[vc_column width=”1/2″]This week we’ve addressed several things. Radiation therapy has often been a challenge for imaging facilties–patients move around (not only kids) and it actually can cause quite a few problems. There are, however, some ways around it, such as emotional support, like the kind mentioned in one of our article picks. As far as ICD-10 is concerned, many different parties continue to attempt to delay the onset of implementation through opinion, through bills, and more.
There have been many different ways to encourage children to sit still for radiation procedures. You may recall Siemens’ radiation therapy by way of Marvel superheroes–we love reading these stories and applaud all efforts to make the process easier, no matter who a child’s heroes are. In this instance, a child receiving radiation therapy at a hospital in Canada was sent a mask by his favorite wrestler that he could wear during the treatment.
2. Four T’s for successful ICD-10 implementation – Clinical Innovation+Technology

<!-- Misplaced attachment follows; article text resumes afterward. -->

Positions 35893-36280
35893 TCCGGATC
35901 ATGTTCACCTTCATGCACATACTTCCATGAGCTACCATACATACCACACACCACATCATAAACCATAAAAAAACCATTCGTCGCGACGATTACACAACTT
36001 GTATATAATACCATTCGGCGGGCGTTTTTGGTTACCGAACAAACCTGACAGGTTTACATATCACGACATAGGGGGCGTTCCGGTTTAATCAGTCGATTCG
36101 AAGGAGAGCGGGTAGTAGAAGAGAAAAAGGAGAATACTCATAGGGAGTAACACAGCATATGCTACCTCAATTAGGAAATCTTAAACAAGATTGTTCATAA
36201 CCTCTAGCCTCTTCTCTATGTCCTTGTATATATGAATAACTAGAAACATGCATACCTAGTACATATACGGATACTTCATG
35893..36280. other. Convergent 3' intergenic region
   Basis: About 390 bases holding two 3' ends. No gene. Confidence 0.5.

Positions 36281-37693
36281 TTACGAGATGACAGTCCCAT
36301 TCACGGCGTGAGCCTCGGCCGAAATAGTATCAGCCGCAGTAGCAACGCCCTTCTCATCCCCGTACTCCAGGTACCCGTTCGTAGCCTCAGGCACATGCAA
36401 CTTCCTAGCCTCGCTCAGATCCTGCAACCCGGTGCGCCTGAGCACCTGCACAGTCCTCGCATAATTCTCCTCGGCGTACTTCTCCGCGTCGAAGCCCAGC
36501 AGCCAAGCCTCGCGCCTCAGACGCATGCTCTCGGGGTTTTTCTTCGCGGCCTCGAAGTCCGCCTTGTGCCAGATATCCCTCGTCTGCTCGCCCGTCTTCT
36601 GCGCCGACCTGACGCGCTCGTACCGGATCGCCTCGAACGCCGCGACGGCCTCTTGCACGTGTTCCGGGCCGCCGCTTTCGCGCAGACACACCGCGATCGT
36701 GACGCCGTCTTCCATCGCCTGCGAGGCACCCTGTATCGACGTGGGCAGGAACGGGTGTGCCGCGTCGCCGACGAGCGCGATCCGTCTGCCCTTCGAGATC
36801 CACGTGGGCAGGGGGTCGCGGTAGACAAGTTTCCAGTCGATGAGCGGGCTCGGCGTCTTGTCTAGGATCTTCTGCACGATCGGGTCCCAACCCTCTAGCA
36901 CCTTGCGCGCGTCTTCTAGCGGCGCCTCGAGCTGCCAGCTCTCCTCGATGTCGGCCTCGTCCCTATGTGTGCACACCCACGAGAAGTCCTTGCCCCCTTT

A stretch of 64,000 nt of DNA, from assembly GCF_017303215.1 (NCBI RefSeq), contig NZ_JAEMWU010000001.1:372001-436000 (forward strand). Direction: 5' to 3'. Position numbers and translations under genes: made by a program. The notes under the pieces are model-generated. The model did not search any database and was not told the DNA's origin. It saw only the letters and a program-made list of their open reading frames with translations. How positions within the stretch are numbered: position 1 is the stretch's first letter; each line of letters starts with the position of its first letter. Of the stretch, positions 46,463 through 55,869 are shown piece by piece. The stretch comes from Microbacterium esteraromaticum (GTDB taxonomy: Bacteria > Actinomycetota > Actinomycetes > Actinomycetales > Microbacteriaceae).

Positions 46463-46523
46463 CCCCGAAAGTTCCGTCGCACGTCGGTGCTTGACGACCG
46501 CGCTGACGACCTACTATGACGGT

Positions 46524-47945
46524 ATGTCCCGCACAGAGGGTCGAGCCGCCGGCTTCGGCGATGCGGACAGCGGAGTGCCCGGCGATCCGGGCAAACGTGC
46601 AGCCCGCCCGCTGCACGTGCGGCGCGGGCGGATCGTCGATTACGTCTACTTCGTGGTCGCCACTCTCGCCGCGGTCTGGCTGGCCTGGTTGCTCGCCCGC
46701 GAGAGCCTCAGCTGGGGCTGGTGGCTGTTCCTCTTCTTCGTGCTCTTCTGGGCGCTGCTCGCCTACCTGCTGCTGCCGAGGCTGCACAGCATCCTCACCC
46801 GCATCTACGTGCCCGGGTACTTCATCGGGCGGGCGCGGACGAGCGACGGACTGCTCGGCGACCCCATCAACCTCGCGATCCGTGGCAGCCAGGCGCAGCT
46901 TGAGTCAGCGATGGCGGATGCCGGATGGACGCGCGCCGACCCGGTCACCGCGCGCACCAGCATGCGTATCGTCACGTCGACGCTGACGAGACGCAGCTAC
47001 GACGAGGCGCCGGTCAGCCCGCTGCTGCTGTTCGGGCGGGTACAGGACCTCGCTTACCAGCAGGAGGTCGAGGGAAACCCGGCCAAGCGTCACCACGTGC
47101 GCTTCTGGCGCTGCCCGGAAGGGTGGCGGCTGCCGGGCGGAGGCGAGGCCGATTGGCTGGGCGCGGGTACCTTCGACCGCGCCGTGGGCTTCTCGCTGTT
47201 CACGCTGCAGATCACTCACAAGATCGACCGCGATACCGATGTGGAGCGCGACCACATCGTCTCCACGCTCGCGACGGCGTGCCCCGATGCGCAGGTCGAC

There are four T’s to ICD-10 implementation: timing, technology, training, and testing. All are important parts of going through with the transition, which, apparently, may not be such a sure thing anymore with two new bills cropping up to change it.[vc_column width=”1/2″]3. New bill aims for ICD-10 ‘transition’ period – Healthcare IT News
A new bill has been proposed to hold a “transition” period of 18 months following the October 1 implementation deadline. The bill is titled (appropriately, almost too much so) “ICD-TEN” or Increasing Clarity for Doctors by Transitioning Effectively Now Act. The actual text of the bill remains to be posted publicly.
4. How hospitals are leveraging social media – iHealthBeat
An increasing number of hospitals and other medical facilities throughout the U.S. are beefing up their social media presence. However, many don’t know how to properly use it. Be sure to implement an appropriate social media strategy–don’t just content-push, try to use your social media efforts to build a community.
Featured image: Dutch artist Arie van’t Riet is a medical physicist with a PhD in radiology who discovered his talents also lie in the art world. This is one of his colored x-ray photographs.